St. Patrick’s Day DUI Checkpoint Set for Rt. 611 in Warrington
The following is a message from Bucks County District Attorney Matthew D. Weintraub regarding a St. Patrick's Day DUI checkpoint scheduled for Warrington.
Erin Go Broke? Face it, festive leprechauns, DUIs are costly.
A drunken-driving conviction could easily cost you $10,000 by the time you finish paying for all the fines, lawyer fees, drug and alcohol classes, insurance rate increases, towing fees – and maybe an interlock device installed on your car for good measure. There goes your pot o’ gold.
The human cost of drinking and driving is even greater. More than 250 people died on U.S. roads during the St. Patrick’s Day holiday period from 2011-2015, according to the National Highway Transportation Safety Administration (NHTSA). An estimated 75 percent of all fatal St. Paddy’s Day crashes involve a driver who’s at least two times over the legal blood alcohol content limit.
To help keep you, your fellow drivers and the green in your wallet safe this St. Patrick’s Day, the Bucks County DUI Task Force will conduct a sobriety checkpoint Friday night into Saturday morning on Route 611 in Warrington.
From 10 p.m. to 3 a.m., drivers traveling in both directions on the thoroughfare will be stopped and observed for signs of impairment. Drivers who appear to be under the influence of alcohol or drugs may be subjected to field sobriety tests and possibly arrest.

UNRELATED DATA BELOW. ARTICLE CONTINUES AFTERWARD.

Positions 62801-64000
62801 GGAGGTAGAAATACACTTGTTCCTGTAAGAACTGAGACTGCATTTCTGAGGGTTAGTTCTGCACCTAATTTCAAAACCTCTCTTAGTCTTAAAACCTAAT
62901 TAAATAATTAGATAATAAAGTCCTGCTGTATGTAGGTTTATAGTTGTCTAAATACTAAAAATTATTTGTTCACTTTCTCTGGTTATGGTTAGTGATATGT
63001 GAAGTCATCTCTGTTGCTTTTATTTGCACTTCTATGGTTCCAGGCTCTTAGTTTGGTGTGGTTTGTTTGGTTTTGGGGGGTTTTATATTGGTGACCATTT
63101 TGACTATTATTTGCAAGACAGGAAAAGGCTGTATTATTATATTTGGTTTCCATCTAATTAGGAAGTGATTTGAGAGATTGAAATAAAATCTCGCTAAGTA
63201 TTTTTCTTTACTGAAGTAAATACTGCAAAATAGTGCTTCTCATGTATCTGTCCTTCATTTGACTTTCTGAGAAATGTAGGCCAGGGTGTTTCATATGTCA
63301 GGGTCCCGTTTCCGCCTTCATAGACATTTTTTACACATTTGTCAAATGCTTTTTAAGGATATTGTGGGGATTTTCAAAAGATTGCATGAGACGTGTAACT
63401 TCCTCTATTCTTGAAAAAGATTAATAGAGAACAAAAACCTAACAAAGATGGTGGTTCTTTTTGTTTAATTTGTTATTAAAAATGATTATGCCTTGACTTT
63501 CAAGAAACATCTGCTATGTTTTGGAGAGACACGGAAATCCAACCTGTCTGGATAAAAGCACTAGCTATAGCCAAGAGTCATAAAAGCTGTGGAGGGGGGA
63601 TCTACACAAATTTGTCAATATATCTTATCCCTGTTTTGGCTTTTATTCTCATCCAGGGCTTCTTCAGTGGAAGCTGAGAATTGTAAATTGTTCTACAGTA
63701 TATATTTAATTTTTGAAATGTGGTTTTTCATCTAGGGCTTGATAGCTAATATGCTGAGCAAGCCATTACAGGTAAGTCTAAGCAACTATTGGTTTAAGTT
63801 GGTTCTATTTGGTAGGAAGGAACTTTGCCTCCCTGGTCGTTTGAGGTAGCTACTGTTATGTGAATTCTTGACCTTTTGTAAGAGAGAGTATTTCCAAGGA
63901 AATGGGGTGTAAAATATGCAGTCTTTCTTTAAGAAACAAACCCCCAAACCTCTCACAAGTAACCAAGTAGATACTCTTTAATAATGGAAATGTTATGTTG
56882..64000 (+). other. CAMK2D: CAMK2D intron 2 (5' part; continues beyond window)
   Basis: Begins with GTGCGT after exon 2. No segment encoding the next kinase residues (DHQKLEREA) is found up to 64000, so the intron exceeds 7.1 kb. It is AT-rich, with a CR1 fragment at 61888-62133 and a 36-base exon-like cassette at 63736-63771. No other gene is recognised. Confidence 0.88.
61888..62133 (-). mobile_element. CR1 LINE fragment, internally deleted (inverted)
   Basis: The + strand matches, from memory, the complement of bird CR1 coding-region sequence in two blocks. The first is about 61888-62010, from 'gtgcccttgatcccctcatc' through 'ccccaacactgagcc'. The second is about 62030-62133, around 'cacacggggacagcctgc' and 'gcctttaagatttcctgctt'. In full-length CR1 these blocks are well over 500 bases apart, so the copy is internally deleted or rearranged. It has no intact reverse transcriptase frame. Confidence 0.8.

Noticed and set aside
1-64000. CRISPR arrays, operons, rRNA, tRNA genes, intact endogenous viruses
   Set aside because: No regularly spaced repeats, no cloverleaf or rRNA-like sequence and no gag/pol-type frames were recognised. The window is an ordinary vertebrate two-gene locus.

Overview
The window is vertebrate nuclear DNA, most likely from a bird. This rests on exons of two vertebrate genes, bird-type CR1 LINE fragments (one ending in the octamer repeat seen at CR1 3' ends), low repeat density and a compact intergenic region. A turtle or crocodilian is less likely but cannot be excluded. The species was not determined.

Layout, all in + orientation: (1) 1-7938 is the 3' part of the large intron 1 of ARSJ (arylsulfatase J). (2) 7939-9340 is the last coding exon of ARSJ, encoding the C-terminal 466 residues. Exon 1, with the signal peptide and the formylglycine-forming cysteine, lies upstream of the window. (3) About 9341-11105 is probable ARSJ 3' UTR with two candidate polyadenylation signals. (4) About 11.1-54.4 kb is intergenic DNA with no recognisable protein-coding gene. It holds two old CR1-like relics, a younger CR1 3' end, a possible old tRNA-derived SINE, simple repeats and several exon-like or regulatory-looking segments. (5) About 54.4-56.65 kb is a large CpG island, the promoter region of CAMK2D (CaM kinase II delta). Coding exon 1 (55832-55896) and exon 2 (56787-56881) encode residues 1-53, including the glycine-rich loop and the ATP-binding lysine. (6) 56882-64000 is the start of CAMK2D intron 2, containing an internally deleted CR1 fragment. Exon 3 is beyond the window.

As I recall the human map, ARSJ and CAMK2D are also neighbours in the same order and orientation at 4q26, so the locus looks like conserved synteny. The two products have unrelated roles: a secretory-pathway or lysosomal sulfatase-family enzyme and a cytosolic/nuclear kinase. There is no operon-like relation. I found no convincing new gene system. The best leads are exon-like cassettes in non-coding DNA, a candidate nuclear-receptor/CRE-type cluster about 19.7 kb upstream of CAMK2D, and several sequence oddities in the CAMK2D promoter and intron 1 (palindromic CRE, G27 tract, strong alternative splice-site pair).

The checkpoint will be staffed by 18 officers from Bensalem, Middletown, Newtown, Warminster and Warrington Townships; Newtown and Quakertown Boroughs; and the Pennridge Regional Police Department.
Last year, when St. Patrick’s Day fell on a weeknight, the task force conducted a DUI checkpoint in Newtown Township. Three hundred vehicles were contacted by police during that checkpoint, resulting in four DUI charges and one for drug possession.
Across Pennsylvania, there were 53 alcohol-related crashes on St. Patrick’s Day last year – and 1,210 crashes in which 13 people died on the weekends before and after the holiday, according to preliminary data from the Pennsylvania Department of Transportation.
Having St. Patrick’s Day fall on a Friday this year is expected to only increase the risk of overindulgent drivers being on the road.
“St. Patrick’s Day has become a day to share good cheer with family and friends,” District Attorney Matthew D. Weintraub said. “Remember: Have fun, but don’t drink or do drugs and drive. Be safe.”
Weintraub urged revelers to plan in advance for a designated driver, a ride from a relative or friend, a taxi or a ride-sharing service such as Uber or Lyft.
The efforts of the task force – the oldest county-wide impaired driving enforcement program in Pennsylvania – are funded largely through a continuing federal safety grant administered through PennDOT.
For more than a decade, Impaired Driving Program grants have been provided through PennDOT and NHTSA, in cooperation with the Pennsylvania DUI Association. The grants help pay for salary reimbursement for officers who participate in the program, as well as for equipment used in DUI enforcement.
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